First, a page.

York County school leaders, shaken by shooting, prepare for the worst, make plans to counsel students

York County superintendents, shaken by shooting, try to prepare for the worst 

scetrone@heraldonline.comDecember 15, 2012 

In the wake of the shootings at a Connecticut elementary school that left 20 children dead, York County school officials said counselors will be available at all campuses in the four districts for students who have questions or need consoling next week.

Students are welcome to come as needed, and parents who want to schedule time for their children to talk with a counselor can call, email or visit their school.

“If we see that any kid needs any help, we’ll offer it right away,” York schools Superintendent Vernon Prosser said.

After hearing the news Friday that a gunman had opened fire at Sandy Hook Elementary in Newtown, Conn., that morning, Rock Hill schools Superintendent Lynn Moody said she immediately ordered schools to be on heightened alert.

Rock Hill principals on Friday left recorded messages for families, urging them to talk with children about school safety.

In particular, Moody said, children and parents should be alert on campus and report any visitors they see not wearing an identification badge. And if students hear someone knocking on a locked door, they should not open it.

A gunman killed 26 people – 20 of them children between the ages of 5 and 10 – in the Friday morning shooting.

The gunman walked into a classroom at Sandy Hook Elementary and fatally shot 20 students, most in the same classroom. He also shot and killed five other adults and then himself inside the school. One person was injured.

Superintendents said they were shaken by the news.

“I just wanted to lock down every single school and hold down every single child and protect them,” Moody said.

“The tears are coming up just watching it,” Fort Mill schools Superintendent Chuck Epps said. “It’s just so incredibly unbelievable. These kids went to school today; all they wanted to do was learn.”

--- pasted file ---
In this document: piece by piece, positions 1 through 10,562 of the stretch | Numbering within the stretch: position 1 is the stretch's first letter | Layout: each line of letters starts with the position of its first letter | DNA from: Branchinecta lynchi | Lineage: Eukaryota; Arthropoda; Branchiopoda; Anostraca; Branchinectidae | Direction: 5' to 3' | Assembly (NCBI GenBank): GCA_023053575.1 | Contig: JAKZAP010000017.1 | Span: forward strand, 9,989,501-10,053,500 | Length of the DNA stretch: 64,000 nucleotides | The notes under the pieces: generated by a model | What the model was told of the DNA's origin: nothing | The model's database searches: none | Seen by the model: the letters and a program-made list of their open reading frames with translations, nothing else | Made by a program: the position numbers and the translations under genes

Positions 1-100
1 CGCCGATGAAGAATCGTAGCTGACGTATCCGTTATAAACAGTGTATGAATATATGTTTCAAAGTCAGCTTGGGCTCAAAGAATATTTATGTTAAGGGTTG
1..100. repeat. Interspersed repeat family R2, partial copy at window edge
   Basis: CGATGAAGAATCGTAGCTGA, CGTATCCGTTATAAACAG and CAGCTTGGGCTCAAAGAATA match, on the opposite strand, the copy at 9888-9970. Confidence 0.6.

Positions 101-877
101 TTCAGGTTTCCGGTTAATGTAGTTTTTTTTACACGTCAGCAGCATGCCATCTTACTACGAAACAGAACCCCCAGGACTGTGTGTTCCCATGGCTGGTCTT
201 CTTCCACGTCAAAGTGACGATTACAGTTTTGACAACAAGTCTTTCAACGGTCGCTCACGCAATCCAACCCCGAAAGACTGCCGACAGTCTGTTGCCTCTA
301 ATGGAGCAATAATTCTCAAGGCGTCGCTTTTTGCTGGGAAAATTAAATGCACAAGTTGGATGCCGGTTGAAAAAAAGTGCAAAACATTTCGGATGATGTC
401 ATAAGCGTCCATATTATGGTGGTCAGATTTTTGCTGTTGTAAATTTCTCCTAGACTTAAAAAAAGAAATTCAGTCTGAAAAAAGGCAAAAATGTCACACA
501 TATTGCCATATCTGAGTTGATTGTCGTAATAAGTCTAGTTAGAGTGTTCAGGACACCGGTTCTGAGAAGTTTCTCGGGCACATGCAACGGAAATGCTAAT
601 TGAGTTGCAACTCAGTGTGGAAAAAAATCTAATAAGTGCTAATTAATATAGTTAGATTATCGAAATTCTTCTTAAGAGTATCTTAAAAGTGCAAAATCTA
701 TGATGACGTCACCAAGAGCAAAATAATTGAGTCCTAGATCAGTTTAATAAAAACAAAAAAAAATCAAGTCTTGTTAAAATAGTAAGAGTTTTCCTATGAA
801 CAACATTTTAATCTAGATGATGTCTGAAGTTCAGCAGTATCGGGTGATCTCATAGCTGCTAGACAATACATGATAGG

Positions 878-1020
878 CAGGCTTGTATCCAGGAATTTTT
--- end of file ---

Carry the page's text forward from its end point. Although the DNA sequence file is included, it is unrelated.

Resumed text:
“It’s just an empty feeling,” Prosser said. “I wanted to reach out in any way I can, but I felt helpless.”

Epps said Fort Mill principals will contact families as well.

School systems across the country have focused on campus security since 1999, when two teenagers at Columbine High in Colorado went to school armed with guns and homemade explosives and killed 12 students and a teacher.

At schools in York County, all doors but the front entrance are locked. Security cameras roll. Visitors must sign in at the front office.

Rock Hill school visitors must scan their driver’s license or ID at the front office before they’re given an ID sticker with their photo on it.

Schools in Rock Hill, Fort Mill, Clover and York run drills to prepare for the worst.

Fort Mill schools worked with police to run mock lockdown exercises simulating a shooter on campus. Students were not in school for those drills, Epps said.

Rock Hill schools have run similar drills and sent undercover visitors to test security measures at campuses. Older campuses are undergoing renovations to make them less accessible.

“We’ve invested a lot of money in security,” Moody said.

Shawn Cetrone 803-329-4072

The Herald is pleased to provide this opportunity to share information, experiences and observations about what's in the news. Some of the comments may be reprinted elsewhere in the site or in the newspaper. We encourage lively, open debate on the issues of the day, and ask that you refrain from profanity, hate speech, personal comments and remarks that are off point. Thank you for taking the time to offer your thoughts.

Commenting FAQs | Terms of Service